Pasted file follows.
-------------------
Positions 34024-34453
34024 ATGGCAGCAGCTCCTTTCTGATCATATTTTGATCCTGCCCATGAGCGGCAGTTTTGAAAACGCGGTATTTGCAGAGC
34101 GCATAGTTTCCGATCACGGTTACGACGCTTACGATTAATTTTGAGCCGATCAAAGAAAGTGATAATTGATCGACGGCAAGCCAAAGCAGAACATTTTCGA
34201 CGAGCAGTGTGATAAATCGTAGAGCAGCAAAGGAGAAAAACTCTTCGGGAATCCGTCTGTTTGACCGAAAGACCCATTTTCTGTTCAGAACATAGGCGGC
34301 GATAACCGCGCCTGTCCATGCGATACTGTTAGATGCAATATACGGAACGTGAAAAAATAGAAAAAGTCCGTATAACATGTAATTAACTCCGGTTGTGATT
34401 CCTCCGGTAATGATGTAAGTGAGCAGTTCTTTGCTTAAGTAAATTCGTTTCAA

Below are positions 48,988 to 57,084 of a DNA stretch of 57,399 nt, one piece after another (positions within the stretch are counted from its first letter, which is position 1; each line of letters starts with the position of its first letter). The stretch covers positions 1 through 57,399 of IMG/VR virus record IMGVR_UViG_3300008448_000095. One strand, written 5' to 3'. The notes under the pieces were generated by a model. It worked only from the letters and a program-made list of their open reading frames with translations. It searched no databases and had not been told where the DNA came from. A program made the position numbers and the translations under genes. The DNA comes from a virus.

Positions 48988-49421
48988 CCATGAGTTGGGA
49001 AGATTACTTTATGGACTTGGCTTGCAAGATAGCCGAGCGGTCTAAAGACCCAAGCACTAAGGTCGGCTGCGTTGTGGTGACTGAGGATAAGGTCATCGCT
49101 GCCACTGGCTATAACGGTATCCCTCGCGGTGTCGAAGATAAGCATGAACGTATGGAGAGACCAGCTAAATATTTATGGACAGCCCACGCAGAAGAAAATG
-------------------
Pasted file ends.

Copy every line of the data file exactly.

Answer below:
Positions 34024-34453
34024 ATGGCAGCAGCTCCTTTCTGATCATATTTTGATCCTGCCCATGAGCGGCAGTTTTGAAAACGCGGTATTTGCAGAGC
34101 GCATAGTTTCCGATCACGGTTACGACGCTTACGATTAATTTTGAGCCGATCAAAGAAAGTGATAATTGATCGACGGCAAGCCAAAGCAGAACATTTTCGA
34201 CGAGCAGTGTGATAAATCGTAGAGCAGCAAAGGAGAAAAACTCTTCGGGAATCCGTCTGTTTGACCGAAAGACCCATTTTCTGTTCAGAACATAGGCGGC
34301 GATAACCGCGCCTGTCCATGCGATACTGTTAGATGCAATATACGGAACGTGAAAAAATAGAAAAAGTCCGTATAACATGTAATTAACTCCGGTTGTGATT
34401 CCTCCGGTAATGATGTAAGTGAGCAGTTCTTTGCTTAAGTAAATTCGTTTCAA

Below are positions 48,988 to 57,084 of a DNA stretch of 57,399 nt, one piece after another (positions within the stretch are counted from its first letter, which is position 1; each line of letters starts with the position of its first letter). The stretch covers positions 1 through 57,399 of IMG/VR virus record IMGVR_UViG_3300008448_000095. One strand, written 5' to 3'. The notes under the pieces were generated by a model. It worked only from the letters and a program-made list of their open reading frames with translations. It searched no databases and had not been told where the DNA came from. A program made the position numbers and the translations under genes. The DNA comes from a virus.

Positions 48988-49421
48988 CCATGAGTTGGGA
49001 AGATTACTTTATGGACTTGGCTTGCAAGATAGCCGAGCGGTCTAAAGACCCAAGCACTAAGGTCGGCTGCGTTGTGGTGACTGAGGATAAGGTCATCGCT
49101 GCCACTGGCTATAACGGTATCCCTCGCGGTGTCGAAGATAAGCATGAACGTATGGAGAGACCAGCTAAATATTTATGGACAGCCCACGCAGAAGAAAATG